It can be a rewarding project to start your own tomatoes from seed and it is quite easy. Begin with good quality seeds and sow in a tray of Black Gold Seedling Mix. This seedling mix has been formulated with a wetting agent to help with water penetration and the fine texture encourages high germination. Keep the mix moist until seeds germinate and when seedlings reach several inches in height, transplant to a small pot, 4-inch size is ideal, and use Black Gold Natural & Organic Potting Soil. This is 100% organic and OMRI (Organic Materials Review Institute) listed.

I like to ask listeners to my radio program which tomato performed the best for them and the winner this past year was from the former country of Czechoslovakia. The tomato is called Stupice. It is a cold-tolerant tomato and is ideal for our unpredictable spring weather here in the Pacific Northwest as well. It is good for both eating fresh as well as in salads. Harry Olson, a Salem, Oregon tomato grower, told me it was his first tomato to ripen in the spring then it continued producing fruit all summer and was the last tomato he picked in the fall.

Spring is coming, let’s get ready!

Container Gardening Stupice Tomato - Photo By Rich Baer

Container Gardening Stupice Tomato – Photo By Rich Baer



  1. Rene Craven says:

    How much sun do the berries need? I have many trees around the house and do not get much sun.

    • sungrohorticulture says:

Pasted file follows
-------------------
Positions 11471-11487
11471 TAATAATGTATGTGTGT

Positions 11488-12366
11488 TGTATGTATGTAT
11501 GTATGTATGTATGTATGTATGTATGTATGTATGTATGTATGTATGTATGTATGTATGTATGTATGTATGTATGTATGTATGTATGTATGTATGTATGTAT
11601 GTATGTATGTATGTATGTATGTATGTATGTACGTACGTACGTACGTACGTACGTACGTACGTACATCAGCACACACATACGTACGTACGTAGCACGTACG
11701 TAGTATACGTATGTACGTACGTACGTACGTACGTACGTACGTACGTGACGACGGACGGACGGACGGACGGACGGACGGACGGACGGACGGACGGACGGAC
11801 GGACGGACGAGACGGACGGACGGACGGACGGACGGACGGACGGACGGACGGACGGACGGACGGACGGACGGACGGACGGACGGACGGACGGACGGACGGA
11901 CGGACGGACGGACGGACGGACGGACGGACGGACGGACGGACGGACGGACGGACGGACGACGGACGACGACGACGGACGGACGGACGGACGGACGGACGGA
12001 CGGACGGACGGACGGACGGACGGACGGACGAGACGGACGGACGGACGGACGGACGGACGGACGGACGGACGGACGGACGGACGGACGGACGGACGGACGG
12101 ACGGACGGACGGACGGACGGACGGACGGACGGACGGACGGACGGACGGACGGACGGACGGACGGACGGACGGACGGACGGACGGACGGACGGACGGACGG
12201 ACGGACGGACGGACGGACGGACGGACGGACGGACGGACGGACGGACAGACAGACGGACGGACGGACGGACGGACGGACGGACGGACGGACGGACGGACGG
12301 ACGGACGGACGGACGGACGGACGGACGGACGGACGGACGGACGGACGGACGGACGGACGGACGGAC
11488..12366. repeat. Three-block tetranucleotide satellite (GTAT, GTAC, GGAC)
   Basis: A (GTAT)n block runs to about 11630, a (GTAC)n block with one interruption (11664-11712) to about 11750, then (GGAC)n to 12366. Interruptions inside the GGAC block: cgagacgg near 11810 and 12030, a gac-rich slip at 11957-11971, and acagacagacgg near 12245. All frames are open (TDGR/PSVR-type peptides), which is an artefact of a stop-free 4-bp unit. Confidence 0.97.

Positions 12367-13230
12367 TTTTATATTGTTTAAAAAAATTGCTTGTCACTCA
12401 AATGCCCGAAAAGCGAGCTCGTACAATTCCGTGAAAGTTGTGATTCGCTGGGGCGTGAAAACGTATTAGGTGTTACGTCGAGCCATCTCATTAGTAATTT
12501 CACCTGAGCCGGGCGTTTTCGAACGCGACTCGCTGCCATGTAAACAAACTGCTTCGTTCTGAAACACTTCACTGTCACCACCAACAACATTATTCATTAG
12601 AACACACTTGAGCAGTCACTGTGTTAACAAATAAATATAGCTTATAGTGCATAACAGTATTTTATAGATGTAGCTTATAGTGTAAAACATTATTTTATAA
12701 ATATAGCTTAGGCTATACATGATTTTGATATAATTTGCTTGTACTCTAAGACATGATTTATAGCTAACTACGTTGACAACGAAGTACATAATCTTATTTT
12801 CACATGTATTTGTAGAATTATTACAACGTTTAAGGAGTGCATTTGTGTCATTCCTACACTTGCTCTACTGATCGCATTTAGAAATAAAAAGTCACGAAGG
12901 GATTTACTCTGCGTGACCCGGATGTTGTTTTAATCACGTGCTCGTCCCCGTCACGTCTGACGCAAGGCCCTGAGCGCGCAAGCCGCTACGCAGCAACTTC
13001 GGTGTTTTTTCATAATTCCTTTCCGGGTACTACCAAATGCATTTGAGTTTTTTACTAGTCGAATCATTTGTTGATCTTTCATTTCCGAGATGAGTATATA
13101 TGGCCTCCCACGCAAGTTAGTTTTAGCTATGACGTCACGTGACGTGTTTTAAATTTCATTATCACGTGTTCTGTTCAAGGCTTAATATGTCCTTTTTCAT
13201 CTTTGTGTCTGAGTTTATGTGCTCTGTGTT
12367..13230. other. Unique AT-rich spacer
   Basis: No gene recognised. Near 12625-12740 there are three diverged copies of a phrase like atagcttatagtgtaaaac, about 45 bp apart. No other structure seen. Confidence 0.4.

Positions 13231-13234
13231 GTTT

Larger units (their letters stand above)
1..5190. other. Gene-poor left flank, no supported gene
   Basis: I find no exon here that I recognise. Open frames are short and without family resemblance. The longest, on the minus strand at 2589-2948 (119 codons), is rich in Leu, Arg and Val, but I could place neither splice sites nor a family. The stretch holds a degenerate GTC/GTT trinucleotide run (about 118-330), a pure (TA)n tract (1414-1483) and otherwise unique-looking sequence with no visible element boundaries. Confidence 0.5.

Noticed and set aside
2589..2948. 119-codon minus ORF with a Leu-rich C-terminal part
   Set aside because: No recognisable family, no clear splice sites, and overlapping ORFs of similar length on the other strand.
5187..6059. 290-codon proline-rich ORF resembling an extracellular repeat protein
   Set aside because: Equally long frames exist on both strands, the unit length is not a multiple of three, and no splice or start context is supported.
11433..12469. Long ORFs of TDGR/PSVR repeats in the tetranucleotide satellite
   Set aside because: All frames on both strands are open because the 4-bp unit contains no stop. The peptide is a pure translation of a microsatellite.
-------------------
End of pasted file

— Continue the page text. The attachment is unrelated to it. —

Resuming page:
Rene, sorry to say but they need sun just like regular raspberries. I would say they need a minimum of six hours of sun per day.


  2. Marlene Egan says:

    Mike, how big of a container do i need for peach sorbet blueberries? I have a 1×2 ft rectangular pot 8 inches deep? should i go larger?

  3. Marlene Egan says:

    Mike, how big of a container do i need for peach sorbet blueberries? I have a 1×2 ft rectangular pot 8 inches deep? should i go larger?

    • admin says:

      Hi Marlene,

      These wonderfully compact blueberries reach only 2′ x 2′ up top, but their roots may need a little more space for plants to grow their best. Containers should be at least one foot or more deep and provide excellent drainage. Blueberries also like more acid soil and grow well if fed with Black Gold® Citrus, Avocado & Vine. Be sure to keep them well irrigated during hot, dry periods and offer plants a bit more shade during these times, too. I hope you have great success with your Peach Sorbet™ blueberries! Happy growing!

  4. Joan Reische says:

    Plant seems really healthy. Small berries formed but now are drying out. We’ve had a lot of rain, so watering isn’t the problem. Suggestions?

    • Jessie Keith says:

      Hello Joan,
      Fruits and vegetables with fruiting problems are such a frustration! We’re sorry to hear yours are not developing correctly. To be able to diagnose the problem, we need more information. What berries are you growing, where are your plants being grown and what are the growing conditions like? It could be a disease or an environmental problem (too much water, too little water, sunshine at the wrong time). You might also contact your local University Extension Agent and get a plant diagnosis done. In the meantime, there are also some quality online tools, like the Cornell Berry Diagnostic Tool, you might refer to. We wish you better luck with your berries!

  5. Ella B. Wyche says:

    Hello Mr. Darcy,

    Will you be conducting any seminars on rose gardening?
    I live in the SF Bay Area.

    • Jessie Keith says:

      Hello Ella,

      I live in a suburb of Portland, Oregon, so do not give seminars in California. A good source for you to find the information you seek is the American Rose Society website. Click on ‘Resources’ and you will be able to find a rose society in the area you live. They should be able to tell you if they have any seminars on pruning, and I would think they would as this is the time of year to prune. Hope this helps and thank for writing.

      Mike Darcy